A mountain of litigation over who owns an incomplete Aspen trophy

UteMansion 1

The tug of war for one of the most impressive houses in Aspen has pitted a serial entrepreneur against a Dutch investor in bankruptcy court.

Developer Leathem Stearn and lender Paul J.A. “Lex” Van Hessen are wrestling in court over who is the rightful owner of a 21,000-square-foot mansion at the base of Aspen Mountain.

Stearn is a former yacht sailor, architect and businessman. In 2008, he started designing the 7-acre Aspen compound with two luxurious houses. Van Hessen, the third generation in a Dutch multinational sausage casing company, came into the deal two years later when he bought out one of Stearn’s original lenders.

Van Hessen claimed the house for himself in May, saying Stearn reneged on his loan. On July 6 and July 11, Stearn filed three Chapter 11 cases to thwart van Hessen.carspinner

The mansion, sometimes called Ute Mesa, is more a compound than a house. It has a two-lane bowling alley that doubles as a target range, a 30-foot water wall that flows into an indoor lap pool and a five-car garage with a marble floor that spins around like a giant lazy Susan, its entryway concealed by an outdoor waterfall.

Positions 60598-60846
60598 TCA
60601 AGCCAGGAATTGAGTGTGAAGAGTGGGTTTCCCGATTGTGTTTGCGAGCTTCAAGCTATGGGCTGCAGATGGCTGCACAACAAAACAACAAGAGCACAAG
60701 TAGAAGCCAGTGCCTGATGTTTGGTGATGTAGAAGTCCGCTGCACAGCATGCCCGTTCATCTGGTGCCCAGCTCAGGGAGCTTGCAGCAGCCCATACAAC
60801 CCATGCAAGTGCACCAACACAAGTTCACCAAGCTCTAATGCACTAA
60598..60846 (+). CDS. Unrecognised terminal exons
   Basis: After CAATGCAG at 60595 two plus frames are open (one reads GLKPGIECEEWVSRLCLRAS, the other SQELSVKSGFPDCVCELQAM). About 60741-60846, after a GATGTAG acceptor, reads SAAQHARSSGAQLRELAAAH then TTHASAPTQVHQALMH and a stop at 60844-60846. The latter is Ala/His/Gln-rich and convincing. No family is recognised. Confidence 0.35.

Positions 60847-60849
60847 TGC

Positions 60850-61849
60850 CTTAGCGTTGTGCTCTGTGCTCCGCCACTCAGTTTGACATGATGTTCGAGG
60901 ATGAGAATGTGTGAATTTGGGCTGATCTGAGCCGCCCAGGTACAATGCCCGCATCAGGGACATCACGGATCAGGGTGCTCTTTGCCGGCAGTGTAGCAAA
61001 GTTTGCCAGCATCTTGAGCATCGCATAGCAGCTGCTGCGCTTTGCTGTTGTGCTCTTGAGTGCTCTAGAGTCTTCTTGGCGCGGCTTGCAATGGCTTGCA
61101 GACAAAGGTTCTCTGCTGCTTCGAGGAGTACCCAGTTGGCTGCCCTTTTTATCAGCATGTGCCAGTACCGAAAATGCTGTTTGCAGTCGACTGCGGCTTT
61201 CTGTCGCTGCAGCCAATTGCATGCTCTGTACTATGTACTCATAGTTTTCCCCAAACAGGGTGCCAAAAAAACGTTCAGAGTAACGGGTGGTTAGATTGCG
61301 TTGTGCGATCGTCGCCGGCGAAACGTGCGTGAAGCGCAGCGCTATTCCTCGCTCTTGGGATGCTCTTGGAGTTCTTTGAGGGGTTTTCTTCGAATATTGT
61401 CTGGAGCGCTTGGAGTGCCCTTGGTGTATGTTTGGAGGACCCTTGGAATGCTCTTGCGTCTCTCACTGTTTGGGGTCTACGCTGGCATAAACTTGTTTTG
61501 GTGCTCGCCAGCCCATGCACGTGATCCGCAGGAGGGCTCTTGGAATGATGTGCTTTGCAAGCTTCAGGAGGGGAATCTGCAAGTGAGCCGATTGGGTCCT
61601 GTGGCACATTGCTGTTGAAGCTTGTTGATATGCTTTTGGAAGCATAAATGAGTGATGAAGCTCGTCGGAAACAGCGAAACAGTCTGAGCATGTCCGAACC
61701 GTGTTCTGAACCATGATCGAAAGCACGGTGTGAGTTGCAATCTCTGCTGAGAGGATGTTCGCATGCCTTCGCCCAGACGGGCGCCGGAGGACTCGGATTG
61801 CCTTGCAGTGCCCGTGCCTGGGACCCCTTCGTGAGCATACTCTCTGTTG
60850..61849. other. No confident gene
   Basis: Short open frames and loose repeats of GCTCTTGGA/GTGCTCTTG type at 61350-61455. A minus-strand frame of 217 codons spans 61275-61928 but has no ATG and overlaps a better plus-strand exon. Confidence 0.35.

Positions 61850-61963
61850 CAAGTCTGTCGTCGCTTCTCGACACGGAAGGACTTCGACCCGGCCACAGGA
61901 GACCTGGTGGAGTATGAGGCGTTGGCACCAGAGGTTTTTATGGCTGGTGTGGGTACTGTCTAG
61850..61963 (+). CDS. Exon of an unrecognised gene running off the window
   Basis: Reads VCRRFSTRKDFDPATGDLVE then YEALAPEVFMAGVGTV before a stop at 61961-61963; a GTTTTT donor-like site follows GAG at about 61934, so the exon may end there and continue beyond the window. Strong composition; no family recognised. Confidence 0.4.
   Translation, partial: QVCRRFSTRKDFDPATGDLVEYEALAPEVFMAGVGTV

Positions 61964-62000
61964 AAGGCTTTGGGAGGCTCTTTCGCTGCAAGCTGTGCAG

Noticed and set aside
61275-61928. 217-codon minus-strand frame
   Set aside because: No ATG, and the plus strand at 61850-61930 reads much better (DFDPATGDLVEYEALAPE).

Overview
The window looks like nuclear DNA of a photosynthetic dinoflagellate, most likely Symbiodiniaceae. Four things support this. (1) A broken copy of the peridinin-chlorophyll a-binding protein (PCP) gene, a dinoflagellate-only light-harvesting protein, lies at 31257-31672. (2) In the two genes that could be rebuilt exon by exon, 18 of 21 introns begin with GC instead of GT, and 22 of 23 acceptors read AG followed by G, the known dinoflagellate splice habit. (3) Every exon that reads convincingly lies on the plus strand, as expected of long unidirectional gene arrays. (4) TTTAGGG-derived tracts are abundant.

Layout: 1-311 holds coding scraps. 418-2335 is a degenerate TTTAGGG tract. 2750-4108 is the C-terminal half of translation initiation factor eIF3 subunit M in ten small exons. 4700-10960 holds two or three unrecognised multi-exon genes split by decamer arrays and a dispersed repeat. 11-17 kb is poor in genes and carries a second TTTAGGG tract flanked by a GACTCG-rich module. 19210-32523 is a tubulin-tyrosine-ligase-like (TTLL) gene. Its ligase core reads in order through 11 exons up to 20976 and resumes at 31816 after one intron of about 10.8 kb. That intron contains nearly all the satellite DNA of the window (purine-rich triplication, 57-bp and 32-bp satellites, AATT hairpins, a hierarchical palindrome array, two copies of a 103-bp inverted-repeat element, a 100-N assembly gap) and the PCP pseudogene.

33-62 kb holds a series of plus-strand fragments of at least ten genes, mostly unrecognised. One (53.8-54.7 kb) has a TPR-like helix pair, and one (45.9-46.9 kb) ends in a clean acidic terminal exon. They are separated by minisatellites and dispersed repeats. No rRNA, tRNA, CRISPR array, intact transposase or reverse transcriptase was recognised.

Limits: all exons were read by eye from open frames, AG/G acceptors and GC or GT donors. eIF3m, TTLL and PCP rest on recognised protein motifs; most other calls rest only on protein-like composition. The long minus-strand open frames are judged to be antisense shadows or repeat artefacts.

The home’s original list price was $45 million. It never sold.

Stearn claims Ute Mesa, named for its address at 999 and 1011 S. Ute Ave., is worth more than $36 million today. He is seeking the bankruptcy court’s approval for debtor-in-possession financing so that he can wrap up construction on the development, sell it and pay van Hessen $12 million in outstanding loans and charges.

“Given the actual value of the property, the actual indebtedness owed to van Hessen can be paid, unsecured and priority creditors can be paid in full and the debtor’s equity security holders can realize on the substantial equity in the Property following an appropriate marketing and sale effort,” Stearn says in bankruptcy court filings.

The bankruptcy is Stearn’s latest maneuver in months of legal wrangling between the two men.

Stearn filed suit against van Hessen in Pitkin County in May. He claims that van Hessen sabotaged his plan to finish and sell the development, then put in a false ownership claim in Pitkin County. Stearn wants the court to award him damages for the scuttled business deal and to declare him the rightful owner of the house.

In court documents, Stearn says he funded the construction of the first home using a $9.5 million loan from Alpine Bank. But construction on the second house stalled after Stearn became embroiled in a decade-long feud with another lender and a title company.

Van Hessen bought the loan on the completed house from Alpine Bank in 2010. When the loan principal was down to $8.1 million, he extended its maturity date by two years and doubled down with additional loans totaling $7.2 million, according to Pitkin County records.

Last year, the lawsuit says, Stearn resolved the litigation that halted construction on the second house. Then he lined up a $13.5 million loan from investors in Florida to finish construction.